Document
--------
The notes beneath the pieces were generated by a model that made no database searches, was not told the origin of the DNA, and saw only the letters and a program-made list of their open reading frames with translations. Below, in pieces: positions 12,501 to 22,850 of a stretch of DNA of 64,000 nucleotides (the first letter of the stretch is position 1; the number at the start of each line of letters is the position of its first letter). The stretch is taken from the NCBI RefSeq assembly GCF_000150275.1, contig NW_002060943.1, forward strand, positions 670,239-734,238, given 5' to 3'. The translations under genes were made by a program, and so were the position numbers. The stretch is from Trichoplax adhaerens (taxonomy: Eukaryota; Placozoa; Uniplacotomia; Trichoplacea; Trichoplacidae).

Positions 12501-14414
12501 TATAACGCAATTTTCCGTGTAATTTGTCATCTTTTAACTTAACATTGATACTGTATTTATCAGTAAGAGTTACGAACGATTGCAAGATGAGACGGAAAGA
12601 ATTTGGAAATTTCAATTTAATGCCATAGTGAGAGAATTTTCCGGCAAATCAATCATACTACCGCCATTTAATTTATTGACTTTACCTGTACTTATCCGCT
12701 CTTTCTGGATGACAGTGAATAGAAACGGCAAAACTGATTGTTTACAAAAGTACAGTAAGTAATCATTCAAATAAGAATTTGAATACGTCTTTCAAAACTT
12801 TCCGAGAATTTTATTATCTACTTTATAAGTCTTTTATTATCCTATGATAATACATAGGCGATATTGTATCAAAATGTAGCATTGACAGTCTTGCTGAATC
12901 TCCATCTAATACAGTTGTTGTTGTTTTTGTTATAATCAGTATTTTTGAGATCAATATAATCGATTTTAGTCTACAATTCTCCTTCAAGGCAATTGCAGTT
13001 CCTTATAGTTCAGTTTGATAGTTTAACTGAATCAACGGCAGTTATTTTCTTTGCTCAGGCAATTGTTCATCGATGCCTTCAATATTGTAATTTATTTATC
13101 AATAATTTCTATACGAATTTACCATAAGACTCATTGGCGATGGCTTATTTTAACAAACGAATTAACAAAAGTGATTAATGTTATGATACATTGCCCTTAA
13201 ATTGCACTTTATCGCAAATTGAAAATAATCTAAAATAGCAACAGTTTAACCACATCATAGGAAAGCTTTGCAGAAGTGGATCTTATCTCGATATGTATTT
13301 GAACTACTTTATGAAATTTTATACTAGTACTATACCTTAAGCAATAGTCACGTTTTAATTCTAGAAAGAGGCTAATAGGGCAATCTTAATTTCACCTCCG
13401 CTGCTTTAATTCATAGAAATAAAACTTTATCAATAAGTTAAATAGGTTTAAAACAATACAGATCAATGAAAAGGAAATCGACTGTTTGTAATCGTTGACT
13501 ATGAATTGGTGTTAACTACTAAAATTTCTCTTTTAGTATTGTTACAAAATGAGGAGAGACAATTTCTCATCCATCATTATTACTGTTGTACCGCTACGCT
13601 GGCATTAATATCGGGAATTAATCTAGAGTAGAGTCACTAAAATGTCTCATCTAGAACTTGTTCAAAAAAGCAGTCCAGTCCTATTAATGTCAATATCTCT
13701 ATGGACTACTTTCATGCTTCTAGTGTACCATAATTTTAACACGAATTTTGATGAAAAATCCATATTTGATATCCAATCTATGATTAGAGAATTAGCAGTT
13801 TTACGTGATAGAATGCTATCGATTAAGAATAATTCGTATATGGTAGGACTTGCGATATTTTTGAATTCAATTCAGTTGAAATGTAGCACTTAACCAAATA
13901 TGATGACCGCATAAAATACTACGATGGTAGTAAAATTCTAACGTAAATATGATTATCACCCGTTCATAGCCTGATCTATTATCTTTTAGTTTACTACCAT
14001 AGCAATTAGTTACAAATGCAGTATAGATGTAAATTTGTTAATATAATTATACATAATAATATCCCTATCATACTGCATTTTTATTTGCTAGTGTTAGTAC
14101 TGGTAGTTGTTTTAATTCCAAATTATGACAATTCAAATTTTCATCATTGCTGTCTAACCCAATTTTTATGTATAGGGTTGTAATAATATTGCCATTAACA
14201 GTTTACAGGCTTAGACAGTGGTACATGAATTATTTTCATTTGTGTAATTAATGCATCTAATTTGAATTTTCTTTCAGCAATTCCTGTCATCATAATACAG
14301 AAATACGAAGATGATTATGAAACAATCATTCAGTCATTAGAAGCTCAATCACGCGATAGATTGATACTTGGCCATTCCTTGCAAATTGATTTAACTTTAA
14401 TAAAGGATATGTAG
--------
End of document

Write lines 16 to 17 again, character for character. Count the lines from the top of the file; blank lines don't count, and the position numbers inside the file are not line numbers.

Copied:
13801 TTACGTGATAGAATGCTATCGATTAAGAATAATTCGTATATGGTAGGACTTGCGATATTTTTGAATTCAATTCAGTTGAAATGTAGCACTTAACCAAATA
13901 TGATGACCGCATAAAATACTACGATGGTAGTAAAATTCTAACGTAAATATGATTATCACCCGTTCATAGCCTGATCTATTATCTTTTAGTTTACTACCAT